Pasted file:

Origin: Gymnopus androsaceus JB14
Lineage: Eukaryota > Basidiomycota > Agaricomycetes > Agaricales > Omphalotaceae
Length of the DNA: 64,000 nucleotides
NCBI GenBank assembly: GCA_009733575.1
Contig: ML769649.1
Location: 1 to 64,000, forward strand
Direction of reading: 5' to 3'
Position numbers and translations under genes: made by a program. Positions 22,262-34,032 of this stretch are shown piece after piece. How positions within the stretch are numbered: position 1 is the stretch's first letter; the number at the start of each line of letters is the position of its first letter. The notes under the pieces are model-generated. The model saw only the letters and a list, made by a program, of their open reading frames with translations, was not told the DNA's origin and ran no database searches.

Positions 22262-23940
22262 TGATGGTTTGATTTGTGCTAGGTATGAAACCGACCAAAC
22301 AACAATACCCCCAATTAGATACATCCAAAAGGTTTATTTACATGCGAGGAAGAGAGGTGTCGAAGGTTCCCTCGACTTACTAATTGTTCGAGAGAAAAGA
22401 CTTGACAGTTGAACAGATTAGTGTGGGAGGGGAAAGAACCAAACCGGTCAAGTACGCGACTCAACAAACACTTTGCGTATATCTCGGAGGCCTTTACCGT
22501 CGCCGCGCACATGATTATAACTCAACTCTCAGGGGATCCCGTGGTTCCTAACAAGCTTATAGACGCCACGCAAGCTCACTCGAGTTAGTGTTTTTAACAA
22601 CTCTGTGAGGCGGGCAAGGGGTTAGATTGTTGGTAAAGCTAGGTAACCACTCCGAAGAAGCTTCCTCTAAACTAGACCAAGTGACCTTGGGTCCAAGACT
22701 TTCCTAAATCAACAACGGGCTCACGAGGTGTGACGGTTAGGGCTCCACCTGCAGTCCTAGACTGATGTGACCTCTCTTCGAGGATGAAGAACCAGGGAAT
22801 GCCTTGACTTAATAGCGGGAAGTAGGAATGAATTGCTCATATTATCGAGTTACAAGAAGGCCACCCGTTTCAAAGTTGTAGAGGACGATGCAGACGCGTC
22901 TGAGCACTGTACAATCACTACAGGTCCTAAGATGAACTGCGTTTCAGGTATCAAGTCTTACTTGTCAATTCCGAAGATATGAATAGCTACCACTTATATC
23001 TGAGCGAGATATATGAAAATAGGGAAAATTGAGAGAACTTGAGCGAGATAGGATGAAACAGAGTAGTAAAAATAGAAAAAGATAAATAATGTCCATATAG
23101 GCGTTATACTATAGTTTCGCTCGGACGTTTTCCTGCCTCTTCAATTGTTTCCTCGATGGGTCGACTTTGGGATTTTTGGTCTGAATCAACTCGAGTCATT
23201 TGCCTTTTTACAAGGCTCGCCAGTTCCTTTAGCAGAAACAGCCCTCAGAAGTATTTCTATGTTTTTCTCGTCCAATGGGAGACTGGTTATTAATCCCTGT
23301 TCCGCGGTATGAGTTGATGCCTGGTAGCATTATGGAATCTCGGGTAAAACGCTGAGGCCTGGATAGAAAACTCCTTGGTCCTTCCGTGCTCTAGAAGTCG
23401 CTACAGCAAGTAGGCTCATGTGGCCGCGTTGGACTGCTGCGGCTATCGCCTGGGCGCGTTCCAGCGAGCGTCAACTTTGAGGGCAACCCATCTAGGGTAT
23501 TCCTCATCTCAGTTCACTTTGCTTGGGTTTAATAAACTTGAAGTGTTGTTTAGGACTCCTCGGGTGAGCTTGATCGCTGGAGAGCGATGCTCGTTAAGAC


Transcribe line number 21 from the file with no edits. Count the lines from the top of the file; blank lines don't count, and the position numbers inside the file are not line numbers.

23301 TCCGCGGTATGAGTTGATGCCTGGTAGCATTATGGAATCTCGGGTAAAACGCTGAGGCCTGGATAGAAAACTCCTTGGTCCTTCCGTGCTCTAGAAGTCG